Tobin said he wouldn’t call his new job “fun,” but said it was a natural evolution.

“My job is to oversee the operation as best I can,” he said. “That was my job in the courthouse also.”


Thank you to everyone that came out to protest this event.


Lawyers, judges debate Florida’s foreclosure backlog

By Kimberly Miller
Palm Beach Post Staff Writer

FORT LAUDERDALE — Leaders of some of the nation’s busiest foreclosure courts gathered Friday to discuss attorney civility, bank honesty and Florida’s towering backlog of 350,000 foreclosure cases.

The forum, called “Bankruptcy and Foreclosure, a View From the Bench,” attracted attorneys and judges from Miami-Dade, Broward and Palm Beach counties. It was a chance for attorneys to ask questions of judges outside the courtroom and for judges to voice their gripes about the behavior of lenders and homeowners.

While some questions garnered uncomfortable silence from judges, such as queries about a panel’s opinions of non-judiciary foreclosures and when forged signatures are allowed in court documents, others elicited frank responses.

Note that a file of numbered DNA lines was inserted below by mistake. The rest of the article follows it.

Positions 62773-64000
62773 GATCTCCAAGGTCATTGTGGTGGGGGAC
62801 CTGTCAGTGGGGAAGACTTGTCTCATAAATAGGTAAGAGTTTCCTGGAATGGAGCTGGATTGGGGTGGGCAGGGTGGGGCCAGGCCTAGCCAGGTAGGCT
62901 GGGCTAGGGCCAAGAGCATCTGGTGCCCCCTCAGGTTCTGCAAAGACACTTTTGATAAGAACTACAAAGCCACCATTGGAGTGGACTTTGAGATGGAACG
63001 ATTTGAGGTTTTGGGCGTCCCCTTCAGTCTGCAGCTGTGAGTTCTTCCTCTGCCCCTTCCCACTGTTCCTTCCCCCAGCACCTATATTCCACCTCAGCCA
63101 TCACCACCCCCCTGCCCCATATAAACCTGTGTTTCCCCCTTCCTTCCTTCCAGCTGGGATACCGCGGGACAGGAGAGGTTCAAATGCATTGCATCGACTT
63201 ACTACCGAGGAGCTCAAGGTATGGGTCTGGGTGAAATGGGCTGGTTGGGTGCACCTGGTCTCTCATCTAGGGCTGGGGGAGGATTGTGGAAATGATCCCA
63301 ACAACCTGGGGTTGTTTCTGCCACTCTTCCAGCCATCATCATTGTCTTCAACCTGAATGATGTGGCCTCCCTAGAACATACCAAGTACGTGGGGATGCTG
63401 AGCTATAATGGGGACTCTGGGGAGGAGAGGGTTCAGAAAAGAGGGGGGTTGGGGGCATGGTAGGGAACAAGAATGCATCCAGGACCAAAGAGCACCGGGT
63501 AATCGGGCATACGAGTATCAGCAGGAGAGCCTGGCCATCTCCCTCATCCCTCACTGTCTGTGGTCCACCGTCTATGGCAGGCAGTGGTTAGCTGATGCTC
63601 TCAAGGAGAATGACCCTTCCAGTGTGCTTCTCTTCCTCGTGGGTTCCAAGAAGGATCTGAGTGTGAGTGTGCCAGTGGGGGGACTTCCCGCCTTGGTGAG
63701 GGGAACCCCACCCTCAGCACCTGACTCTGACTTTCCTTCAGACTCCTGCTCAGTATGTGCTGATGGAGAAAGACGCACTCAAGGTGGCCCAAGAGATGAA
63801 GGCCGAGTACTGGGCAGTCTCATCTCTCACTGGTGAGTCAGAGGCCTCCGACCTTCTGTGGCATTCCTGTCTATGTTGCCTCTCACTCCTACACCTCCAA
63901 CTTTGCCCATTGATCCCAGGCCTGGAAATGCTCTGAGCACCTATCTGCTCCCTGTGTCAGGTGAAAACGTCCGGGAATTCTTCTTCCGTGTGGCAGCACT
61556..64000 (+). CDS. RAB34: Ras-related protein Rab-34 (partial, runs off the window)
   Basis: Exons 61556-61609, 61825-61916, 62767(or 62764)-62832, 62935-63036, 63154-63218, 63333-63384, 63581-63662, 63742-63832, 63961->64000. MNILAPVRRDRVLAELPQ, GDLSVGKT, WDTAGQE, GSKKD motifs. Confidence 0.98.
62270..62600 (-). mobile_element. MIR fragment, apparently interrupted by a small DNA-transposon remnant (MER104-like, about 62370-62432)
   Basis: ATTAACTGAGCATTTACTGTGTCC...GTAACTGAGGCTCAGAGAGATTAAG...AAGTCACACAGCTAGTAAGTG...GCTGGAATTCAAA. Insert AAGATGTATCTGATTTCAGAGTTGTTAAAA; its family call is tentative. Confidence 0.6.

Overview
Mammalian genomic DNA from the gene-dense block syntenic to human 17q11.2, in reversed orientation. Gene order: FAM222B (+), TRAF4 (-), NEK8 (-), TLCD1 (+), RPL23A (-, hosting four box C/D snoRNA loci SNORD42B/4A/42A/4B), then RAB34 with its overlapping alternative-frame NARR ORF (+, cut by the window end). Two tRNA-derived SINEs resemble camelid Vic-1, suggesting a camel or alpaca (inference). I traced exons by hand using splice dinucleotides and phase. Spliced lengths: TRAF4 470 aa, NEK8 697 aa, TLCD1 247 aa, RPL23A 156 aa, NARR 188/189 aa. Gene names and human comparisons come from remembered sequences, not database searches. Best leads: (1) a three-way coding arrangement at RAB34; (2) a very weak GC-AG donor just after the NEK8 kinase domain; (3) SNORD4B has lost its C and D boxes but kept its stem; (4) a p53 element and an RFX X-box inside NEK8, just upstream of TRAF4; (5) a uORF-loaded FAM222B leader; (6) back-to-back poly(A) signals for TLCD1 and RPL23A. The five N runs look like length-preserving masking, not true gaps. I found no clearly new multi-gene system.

Notably, Miami-Dade Circuit Judge Ronald Dresnick lashed out at lenders and borrowers for delaying cases and contributing to the court’s logjam. Broward foreclosure judge Marina Garcia-Wood said about 7,000 “dormant” foreclosure cases are in her system.

Quotes from the rest of the article read like something out of the Twilight Zone…

“Defendants don’t want the cases moved and I’m scratching my head about why the plaintiffs don’t want to move the cases. It’s pathetic.”


It was sponsored by Gissen & Zawyer Process Service, a company under investigation by the state attorney general’s office for alleged problems with foreclosure documents .


Former Broward Chief Judge Victor Tobin moderated a panel on the state of foreclosures in the courts. Tobin resigned from the bench in May to work for the Law Offices of Marshall C. Watson, which paid $2 million to settle a state attorney general’s investigation into its foreclosure practices this year.

Doesn’t that make you feel all warm and snuggie?

Still, Garcia-Wood said her court handles 250 cases each day .

She stressed the importance of attorneys acting respectfully.

“If you’re not happy about the court’s ruling, instead of rolling your eyes or murmuring under your breath, show me why I should rule in your favor,” she said. “I’m trying to do the best I can.”

Rule in favor of the LAW!


Full article here…

Be sure to voice your concerns in the comments of the original article here…